Haiti crisis merits intervention, draft US proposal for UN says

The United States has drafted a United Nations Security Council resolution encouraging “the immediate deployment of a multinational rapid action force” to Haiti in response to the rapidly deteriorating security and humanitarian situation there, according to a copy of the resolution obtained by The Washington Post.

The drafting of the resolution follows a push by UN Secretary General António Guterres for the creation of an international force to bolster the Haitian National Police as powerful armed gangs destabilize the country, disrupting the supply of fuel and electricity to the impoverished Caribbean nation.

The resolution is the first sign that the Biden administration may be willing to participate in a Haitian mission that has a military component. US officials have been noncommittal when asked about requests to send US forces to ease the violence and misrule that has led to a shortage of clean drinking water and threatens to worsen a cholera outbreak.

The resolution does not identify specific countries that would participate in the rapid reaction force, nor does it spell out what roles those nations would play.

Neither the White House nor the State Department immediately responded to requests for comment about the draft resolution, which was first reported by the McClatchy news organization. A spokesperson for the Haitian government did not immediately respond to a request for comment either.

A Pentagon spokesman, Brig. Gen. Patrick Ryder, declined to comment.

A person familiar with discussions underway within the US government, speaking on the condition of anonymity because the matter is considered sensitive, said that any American military personnel involved in a Haitian mission would likely provide logistical support only. This person said they were unaware of any plans to put US “boots on the ground.”

Steep fuel price hikes spark violent protests in Haiti

The United States has long been reluctant to deploy military forces in Haiti. On Wednesday, Secretary of State Antony Blinken said the United States would accelerate the provision of humanitarian aid to Haiti, and “increase and deploy” security assistance for the country’s national police “in coming days.” He did not specify what that could entail, saying only that the aim was to “strengthen their capacity to counter gangs and reestablish a stable security environment under the rule of law.”

In this week’s proposal, Guterres recommended that countries send a rapid-response force that would be followed by a mission led by the United Nations. In the draft resolution reviewed by The Post, which a diplomat said was up to date as of Friday, the United States is “encouraging the immediate deployment of a multinational rapid action force to support the [Haitian National Police]as recommended in the Secretary General’s letter.”

It is unclear the degree to which other members of the UN Security Council support such a move, if China or Russia would veto the proposal, or if the current draft may change substantially before being proposed by the United States as soon as Monday.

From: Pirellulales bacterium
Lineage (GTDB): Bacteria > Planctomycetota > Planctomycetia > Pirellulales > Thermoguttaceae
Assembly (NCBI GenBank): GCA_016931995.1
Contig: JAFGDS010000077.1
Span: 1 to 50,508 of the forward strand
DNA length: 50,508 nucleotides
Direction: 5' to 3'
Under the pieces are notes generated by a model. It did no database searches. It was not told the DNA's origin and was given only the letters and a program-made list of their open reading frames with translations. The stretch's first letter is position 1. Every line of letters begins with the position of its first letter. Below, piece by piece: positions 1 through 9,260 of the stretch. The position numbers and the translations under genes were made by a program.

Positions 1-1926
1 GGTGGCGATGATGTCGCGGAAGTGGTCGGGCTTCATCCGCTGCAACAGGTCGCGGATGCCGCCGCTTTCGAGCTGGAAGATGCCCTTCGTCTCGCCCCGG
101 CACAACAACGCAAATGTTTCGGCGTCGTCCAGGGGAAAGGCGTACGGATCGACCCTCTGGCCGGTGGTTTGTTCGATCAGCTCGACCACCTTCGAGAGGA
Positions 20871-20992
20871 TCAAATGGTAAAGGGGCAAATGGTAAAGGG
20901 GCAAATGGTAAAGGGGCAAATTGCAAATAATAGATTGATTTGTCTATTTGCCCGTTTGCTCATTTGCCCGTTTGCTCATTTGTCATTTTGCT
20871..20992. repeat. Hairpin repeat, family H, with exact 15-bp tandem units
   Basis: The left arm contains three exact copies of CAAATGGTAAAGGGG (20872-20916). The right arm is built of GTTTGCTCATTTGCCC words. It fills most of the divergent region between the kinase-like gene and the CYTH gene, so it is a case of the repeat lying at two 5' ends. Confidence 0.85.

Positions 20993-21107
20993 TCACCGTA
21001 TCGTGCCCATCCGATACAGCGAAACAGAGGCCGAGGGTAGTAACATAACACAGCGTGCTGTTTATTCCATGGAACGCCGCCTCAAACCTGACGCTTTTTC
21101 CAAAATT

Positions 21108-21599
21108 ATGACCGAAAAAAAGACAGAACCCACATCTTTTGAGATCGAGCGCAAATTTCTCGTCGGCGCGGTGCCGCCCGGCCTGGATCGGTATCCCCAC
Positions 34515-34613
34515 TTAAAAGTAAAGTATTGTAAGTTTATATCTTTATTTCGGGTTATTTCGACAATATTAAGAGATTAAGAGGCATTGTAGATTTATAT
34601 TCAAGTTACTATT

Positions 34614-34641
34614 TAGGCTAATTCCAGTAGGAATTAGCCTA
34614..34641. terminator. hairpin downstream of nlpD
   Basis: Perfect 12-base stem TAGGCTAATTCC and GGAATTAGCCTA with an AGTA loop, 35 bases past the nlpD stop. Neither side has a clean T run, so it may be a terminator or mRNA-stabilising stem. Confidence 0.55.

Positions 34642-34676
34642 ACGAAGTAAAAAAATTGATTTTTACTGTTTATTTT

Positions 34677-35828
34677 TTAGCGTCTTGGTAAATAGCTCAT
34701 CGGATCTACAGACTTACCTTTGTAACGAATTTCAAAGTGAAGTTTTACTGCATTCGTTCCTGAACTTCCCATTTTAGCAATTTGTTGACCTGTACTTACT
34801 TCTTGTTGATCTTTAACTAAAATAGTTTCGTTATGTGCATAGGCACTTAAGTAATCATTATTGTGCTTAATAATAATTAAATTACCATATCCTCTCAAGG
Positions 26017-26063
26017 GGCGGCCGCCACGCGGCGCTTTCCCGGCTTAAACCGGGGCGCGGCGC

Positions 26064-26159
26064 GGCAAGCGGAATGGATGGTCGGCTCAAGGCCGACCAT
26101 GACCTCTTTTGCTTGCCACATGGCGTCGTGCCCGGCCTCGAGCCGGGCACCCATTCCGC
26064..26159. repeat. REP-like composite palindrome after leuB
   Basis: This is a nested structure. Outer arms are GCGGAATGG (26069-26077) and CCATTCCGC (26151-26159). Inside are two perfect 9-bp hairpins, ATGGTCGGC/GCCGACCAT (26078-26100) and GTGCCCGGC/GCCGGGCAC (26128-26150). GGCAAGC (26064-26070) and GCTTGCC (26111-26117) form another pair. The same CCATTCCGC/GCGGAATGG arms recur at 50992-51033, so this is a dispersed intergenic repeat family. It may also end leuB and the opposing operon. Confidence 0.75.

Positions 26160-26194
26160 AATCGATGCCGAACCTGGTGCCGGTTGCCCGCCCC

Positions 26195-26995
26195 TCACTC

The resolution also imposes an arms embargo, asset freeze and travel ban on criminal elements in Haiti. It singles out Haitian gang leader Jimmy Cherizier, who is known as Barbecue, as someone who has “engaged in acts that threaten the peace, security, and stability of Haiti and has planned, directed, or committed acts that constitute serious human rights abuses.” “

In Haiti, a man named Barbecue tests the rule of law

Last month, Cherizier, who leads the group G9 Family and Allies, blocked access to Varreux Terminal in Port-au-Prince, the capital. The port is responsible for about 70 percent of the fuel distributed in the country.

Cherizier is seeking a change in the leadership of the country, governed since last year by Prime Minister Ariel Henry, who assumed power after the assassination of President Jovenel Moïse. Moïse’s killing remains unsolved.

The blockade has exacerbated a dire economic and social situation in Haiti. Hospitals are running out of fuel in the middle of a resurgence of cholera earlier this month. Banks are open three days a week, as opposed to six normally. At least one bank branch is scheduled to close next week due to fuel shortage.

Cholera resurfaces in Haiti as gangs hinder access to water, hospitals

According to the World Food Program, 4.7 million people in Haiti face varying degrees of hunger, with an estimated 19,000 experiencing what the organization considers catastrophic levels.

Port-au-Prince is increasingly becoming an isolated island with gangs, often tied to the political and economic class, blocking the main roads, all but eliminating connection to the north and the south of the country. Their grip renders it extremely difficult for humanitarian assistance to reach those in need.

Outgunned by the gangs, the Haitian National Police has lost control of the situation. Local media reported that in recent days a gang seized an armored vehicle and stole the equipment inside.

On Saturday, the State Department issued a statement saying US and Canadian military aircraft arrived in Port-au-Prince that day to deliver “vital Haitian government-purchased security equipment, including tactical and armored vehicles,” to Haiti’s authorities.

“The equipment will assist the [police] in their fight against criminal actors who are fomenting violence and disrupting the flow of critically-needed humanitarian assistance,” the statement said.

Karoun Demirjian contributed to this report. Mérancourt reported from Port-au-Prince.

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